Gin, Dear

by Ken Kapp

It was 4 o’clock. An evening breeze blew in from the ocean two miles away. The jitney left Marley and Kevin off beside the clubhouse and they walked directly to the deck. Marley carried a beach bag. Inside, a small insulated bag muffled the sound of the ice cubes in a large-mouthed thermos. Kevin clutched the official-looking pouch under his arms that contained two decks of playing cards and a thumb-worn scorebook. Mondays and Thursdays the old couple played gin rummy for an hour before going into the clubhouse for dinner when dinners were 10% off.

Marley removed the insulated bag and two plastic glasses from the beach bag. Kevin placed the cards and the 6 x 9 notebook opposite the glasses. He reached for the thermos as he sat down. “It’s your turn to deal, dear; it’s Thursday.”

“I know, Kevin; I’m not dumb. We watch my favorite rerun…Wednesday at 8.”

Kevin terminated the smile forming in the corners of his mouth as he poured chilled gin in the glasses. He was aware that Marley had struggled to recall that it was “All in the Family.” Marley’s becoming more like Edith every day.

She shuffled and he cut the deck, placing it back in front of his wife of 47 years. They both took healthy swallows from their tumblers.

“Not so hot this evening, I think.” Kevin held his drink up, marveling at how little was left.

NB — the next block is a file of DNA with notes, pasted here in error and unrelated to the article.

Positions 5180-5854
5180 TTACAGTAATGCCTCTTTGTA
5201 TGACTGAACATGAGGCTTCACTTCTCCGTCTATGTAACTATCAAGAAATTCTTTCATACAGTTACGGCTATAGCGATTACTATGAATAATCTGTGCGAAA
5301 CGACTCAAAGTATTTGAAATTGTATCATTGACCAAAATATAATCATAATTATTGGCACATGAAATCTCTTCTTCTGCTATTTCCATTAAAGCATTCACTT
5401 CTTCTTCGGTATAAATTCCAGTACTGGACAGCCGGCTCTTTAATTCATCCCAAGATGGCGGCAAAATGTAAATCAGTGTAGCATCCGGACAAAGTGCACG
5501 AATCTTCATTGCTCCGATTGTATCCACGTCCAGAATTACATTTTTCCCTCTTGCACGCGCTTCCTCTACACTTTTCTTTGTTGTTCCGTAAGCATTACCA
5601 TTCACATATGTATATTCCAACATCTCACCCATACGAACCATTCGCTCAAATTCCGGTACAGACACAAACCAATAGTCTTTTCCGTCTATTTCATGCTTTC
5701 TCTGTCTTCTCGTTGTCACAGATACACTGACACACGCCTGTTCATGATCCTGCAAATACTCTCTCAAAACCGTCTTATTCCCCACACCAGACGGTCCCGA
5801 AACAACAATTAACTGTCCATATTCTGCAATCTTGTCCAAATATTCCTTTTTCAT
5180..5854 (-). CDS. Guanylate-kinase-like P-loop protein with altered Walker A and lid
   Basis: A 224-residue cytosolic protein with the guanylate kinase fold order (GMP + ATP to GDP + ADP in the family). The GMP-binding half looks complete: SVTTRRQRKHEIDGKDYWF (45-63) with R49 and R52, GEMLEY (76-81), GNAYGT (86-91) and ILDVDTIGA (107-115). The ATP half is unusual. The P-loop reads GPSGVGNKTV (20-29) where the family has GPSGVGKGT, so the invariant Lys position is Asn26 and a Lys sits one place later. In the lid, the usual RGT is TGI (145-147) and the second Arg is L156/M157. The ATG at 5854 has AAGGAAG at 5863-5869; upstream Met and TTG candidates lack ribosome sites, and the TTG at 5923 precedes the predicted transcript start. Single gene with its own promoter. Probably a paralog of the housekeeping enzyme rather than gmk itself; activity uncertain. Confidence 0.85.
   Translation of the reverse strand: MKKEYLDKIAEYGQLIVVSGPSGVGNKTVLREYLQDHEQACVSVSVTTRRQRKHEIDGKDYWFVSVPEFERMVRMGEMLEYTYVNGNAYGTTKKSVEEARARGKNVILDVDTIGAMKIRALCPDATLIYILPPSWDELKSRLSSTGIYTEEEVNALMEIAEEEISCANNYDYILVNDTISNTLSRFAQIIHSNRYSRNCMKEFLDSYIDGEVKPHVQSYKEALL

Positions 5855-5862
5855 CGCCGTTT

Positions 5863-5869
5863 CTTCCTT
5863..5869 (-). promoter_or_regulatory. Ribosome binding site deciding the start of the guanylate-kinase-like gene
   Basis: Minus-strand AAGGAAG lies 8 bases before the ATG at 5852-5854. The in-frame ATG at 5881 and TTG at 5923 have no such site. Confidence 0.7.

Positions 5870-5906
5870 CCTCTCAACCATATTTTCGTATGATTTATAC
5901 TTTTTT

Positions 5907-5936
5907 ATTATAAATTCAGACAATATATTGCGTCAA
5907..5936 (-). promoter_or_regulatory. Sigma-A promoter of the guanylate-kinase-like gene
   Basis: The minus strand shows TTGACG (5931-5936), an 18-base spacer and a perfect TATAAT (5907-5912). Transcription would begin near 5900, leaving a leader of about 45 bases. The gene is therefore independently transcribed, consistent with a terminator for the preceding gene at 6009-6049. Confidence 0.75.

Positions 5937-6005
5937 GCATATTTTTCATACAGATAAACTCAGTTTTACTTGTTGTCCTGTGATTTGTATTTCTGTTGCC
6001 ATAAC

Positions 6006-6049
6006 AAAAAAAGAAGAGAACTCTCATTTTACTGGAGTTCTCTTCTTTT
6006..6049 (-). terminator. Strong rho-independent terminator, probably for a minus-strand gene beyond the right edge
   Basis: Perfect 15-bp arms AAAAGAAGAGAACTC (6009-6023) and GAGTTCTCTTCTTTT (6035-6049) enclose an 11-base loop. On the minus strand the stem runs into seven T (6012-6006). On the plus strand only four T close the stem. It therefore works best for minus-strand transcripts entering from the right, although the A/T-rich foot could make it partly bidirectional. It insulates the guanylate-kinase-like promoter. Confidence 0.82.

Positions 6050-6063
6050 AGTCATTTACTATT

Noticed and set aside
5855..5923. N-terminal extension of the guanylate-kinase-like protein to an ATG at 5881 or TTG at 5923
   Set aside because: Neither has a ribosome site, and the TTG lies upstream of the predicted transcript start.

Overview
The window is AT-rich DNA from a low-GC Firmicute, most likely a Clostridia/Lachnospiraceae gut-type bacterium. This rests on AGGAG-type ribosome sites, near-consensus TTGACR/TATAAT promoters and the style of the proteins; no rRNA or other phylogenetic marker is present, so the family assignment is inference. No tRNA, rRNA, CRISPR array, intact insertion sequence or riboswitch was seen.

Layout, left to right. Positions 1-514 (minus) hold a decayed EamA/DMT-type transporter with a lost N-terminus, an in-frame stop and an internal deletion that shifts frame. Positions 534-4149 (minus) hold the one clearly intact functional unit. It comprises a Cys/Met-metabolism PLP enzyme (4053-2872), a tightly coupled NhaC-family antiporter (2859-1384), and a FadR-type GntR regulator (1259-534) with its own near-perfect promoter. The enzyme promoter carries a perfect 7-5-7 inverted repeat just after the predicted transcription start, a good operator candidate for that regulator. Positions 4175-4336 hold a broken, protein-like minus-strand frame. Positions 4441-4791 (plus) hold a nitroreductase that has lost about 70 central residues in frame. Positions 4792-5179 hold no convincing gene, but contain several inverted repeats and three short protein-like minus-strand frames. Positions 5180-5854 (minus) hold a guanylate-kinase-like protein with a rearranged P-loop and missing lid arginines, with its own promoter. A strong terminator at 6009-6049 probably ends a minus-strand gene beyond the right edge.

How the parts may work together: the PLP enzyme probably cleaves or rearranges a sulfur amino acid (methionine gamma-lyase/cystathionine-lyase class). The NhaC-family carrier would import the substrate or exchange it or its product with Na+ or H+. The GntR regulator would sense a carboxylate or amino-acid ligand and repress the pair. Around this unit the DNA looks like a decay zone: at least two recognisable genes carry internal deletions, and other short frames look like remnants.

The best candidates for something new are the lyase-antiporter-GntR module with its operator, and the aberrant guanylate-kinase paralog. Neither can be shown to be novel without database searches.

“No, the breeze helps. Be fall soon and all the snowbirds will be coming down. Do you think they’ll continue the Specials into November?”

“Nah, it’s the almighty dollar. You going to take that discard or should I draw?”

“Draw, I don’t want it. I dealt myself dreck again.”

“Dreck? I should be so lucky. I may have to start taking Metamucil again. And I’ve been drinking lots of water. Maybe we don’t get enough vegetables. Fred tells me he and Ethel have a salad every night.”

Kevin put down a meld.

“Four sevens? Where did that come from so early in the game? I watched you cut, Kevin.”

“You shuffled. Your turn to draw.”

Marley put down the empty tumbler and shook the thermos. “I think we need a bigger thermos.”

Kevin picked up the 10 of spades she had just discarded. It fit nicely between the 9 and Jack he held. He inverted the Jack of Diamonds on the discards, spreading the run next to his first meld. “Gin, Dear!”